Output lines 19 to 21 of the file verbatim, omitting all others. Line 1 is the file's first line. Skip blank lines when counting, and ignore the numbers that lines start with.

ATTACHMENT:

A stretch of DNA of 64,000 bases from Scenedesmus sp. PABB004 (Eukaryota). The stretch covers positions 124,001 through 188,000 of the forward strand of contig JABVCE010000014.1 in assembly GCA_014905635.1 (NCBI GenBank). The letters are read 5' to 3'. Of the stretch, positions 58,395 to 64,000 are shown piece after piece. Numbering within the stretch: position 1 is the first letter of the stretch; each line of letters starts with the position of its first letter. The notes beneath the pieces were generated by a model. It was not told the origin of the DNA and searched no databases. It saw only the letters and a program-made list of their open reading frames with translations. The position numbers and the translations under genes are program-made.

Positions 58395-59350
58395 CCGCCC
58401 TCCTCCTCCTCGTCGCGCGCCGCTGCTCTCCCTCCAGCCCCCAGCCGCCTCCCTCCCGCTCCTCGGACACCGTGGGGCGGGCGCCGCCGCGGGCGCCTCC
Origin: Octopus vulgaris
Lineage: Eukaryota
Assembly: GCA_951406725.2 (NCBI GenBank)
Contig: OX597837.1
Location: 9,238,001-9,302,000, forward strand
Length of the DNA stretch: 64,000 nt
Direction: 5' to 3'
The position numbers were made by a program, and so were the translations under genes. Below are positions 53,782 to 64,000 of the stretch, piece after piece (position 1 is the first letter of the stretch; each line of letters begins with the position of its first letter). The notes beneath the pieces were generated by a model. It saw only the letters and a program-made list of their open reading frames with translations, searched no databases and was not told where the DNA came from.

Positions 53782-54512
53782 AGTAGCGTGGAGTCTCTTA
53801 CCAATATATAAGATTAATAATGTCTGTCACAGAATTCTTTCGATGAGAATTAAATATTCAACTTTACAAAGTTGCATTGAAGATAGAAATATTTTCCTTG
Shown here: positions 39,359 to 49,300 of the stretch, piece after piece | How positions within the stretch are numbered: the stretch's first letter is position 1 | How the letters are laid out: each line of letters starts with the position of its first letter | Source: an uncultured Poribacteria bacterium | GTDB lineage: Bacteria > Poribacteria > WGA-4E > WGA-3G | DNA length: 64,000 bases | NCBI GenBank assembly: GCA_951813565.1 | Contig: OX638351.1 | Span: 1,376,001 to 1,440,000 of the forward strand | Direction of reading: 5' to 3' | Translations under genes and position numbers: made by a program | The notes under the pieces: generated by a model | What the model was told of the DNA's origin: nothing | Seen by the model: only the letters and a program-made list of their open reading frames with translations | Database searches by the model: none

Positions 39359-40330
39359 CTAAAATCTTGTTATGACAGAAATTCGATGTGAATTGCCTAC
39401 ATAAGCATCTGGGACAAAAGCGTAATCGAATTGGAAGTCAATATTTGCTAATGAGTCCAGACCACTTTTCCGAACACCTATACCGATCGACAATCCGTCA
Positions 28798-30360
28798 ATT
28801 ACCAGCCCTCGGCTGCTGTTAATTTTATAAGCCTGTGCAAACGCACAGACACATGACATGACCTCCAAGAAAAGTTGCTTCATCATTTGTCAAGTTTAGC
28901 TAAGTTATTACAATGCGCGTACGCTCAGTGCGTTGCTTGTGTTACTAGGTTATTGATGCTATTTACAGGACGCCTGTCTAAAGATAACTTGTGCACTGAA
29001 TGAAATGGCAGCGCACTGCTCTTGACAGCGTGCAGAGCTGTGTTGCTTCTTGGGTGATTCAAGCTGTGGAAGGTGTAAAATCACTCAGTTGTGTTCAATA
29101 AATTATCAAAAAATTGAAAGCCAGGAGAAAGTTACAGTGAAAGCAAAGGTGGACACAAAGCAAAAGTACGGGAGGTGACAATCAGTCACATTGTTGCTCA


39401 ATAAGCATCTGGGACAAAAGCGTAATCGAATTGGAAGTCAATATTTGCTAATGAGTCCAGACCACTTTTCCGAACACCTATACCGATCGACAATCCGTCA
Positions 28798-30360
28798 ATT